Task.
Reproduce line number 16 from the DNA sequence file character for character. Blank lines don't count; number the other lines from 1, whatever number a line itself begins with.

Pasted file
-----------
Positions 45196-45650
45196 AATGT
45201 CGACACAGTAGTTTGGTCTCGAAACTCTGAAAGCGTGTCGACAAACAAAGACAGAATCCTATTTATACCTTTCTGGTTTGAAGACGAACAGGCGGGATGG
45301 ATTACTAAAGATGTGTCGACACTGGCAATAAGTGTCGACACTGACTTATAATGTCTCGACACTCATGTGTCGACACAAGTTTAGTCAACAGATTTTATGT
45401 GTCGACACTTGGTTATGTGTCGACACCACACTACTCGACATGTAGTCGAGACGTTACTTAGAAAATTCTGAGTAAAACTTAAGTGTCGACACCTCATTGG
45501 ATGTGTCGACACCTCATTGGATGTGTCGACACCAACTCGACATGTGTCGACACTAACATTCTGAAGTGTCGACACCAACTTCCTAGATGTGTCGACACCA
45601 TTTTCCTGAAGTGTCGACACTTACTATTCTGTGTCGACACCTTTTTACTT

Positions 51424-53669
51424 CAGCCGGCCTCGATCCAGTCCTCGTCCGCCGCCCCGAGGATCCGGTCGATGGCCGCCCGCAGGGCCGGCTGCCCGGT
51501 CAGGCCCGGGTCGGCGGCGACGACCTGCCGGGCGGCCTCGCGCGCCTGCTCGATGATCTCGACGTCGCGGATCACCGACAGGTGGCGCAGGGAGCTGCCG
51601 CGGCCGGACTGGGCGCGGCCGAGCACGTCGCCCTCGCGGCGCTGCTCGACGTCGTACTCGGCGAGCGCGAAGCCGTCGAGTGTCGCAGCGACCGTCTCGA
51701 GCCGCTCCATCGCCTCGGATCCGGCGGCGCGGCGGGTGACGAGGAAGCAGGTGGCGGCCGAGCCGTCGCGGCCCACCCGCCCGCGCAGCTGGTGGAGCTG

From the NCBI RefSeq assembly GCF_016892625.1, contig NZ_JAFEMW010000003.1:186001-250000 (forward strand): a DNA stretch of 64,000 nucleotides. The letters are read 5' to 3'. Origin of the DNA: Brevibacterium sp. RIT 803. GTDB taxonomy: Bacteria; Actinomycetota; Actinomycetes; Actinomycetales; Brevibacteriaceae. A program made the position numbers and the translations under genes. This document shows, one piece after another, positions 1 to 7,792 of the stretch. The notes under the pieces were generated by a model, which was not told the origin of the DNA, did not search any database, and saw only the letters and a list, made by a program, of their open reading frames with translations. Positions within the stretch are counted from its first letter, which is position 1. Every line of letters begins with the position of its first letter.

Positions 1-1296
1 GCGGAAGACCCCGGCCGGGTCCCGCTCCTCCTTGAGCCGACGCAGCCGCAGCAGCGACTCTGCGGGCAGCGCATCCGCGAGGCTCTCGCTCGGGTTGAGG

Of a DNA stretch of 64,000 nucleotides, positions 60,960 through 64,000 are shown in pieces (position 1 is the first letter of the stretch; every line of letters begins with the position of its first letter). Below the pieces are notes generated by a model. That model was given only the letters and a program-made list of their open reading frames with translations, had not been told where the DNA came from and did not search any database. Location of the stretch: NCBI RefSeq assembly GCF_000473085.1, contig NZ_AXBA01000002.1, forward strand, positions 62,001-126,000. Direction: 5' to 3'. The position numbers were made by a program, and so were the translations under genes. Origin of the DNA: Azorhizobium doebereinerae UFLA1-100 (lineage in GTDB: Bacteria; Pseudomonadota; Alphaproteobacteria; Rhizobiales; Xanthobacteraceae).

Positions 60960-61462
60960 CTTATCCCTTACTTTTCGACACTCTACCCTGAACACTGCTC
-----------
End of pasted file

Of a DNA stretch of 64,000 nucleotides, positions 60,960 through 64,000 are shown in pieces (position 1 is the first letter of the stretch; every line of letters begins with the position of its first letter). Below the pieces are notes generated by a model. That model was given only the letters and a program-made list of their open reading frames with translations, had not been told where the DNA came from and did not search any database. Location of the stretch: NCBI RefSeq assembly GCF_000473085.1, contig NZ_AXBA01000002.1, forward strand, positions 62,001-126,000. Direction: 5' to 3'. The position numbers were made by a program, and so were the translations under genes. Origin of the DNA: Azorhizobium doebereinerae UFLA1-100 (lineage in GTDB: Bacteria; Pseudomonadota; Alphaproteobacteria; Rhizobiales; Xanthobacteraceae).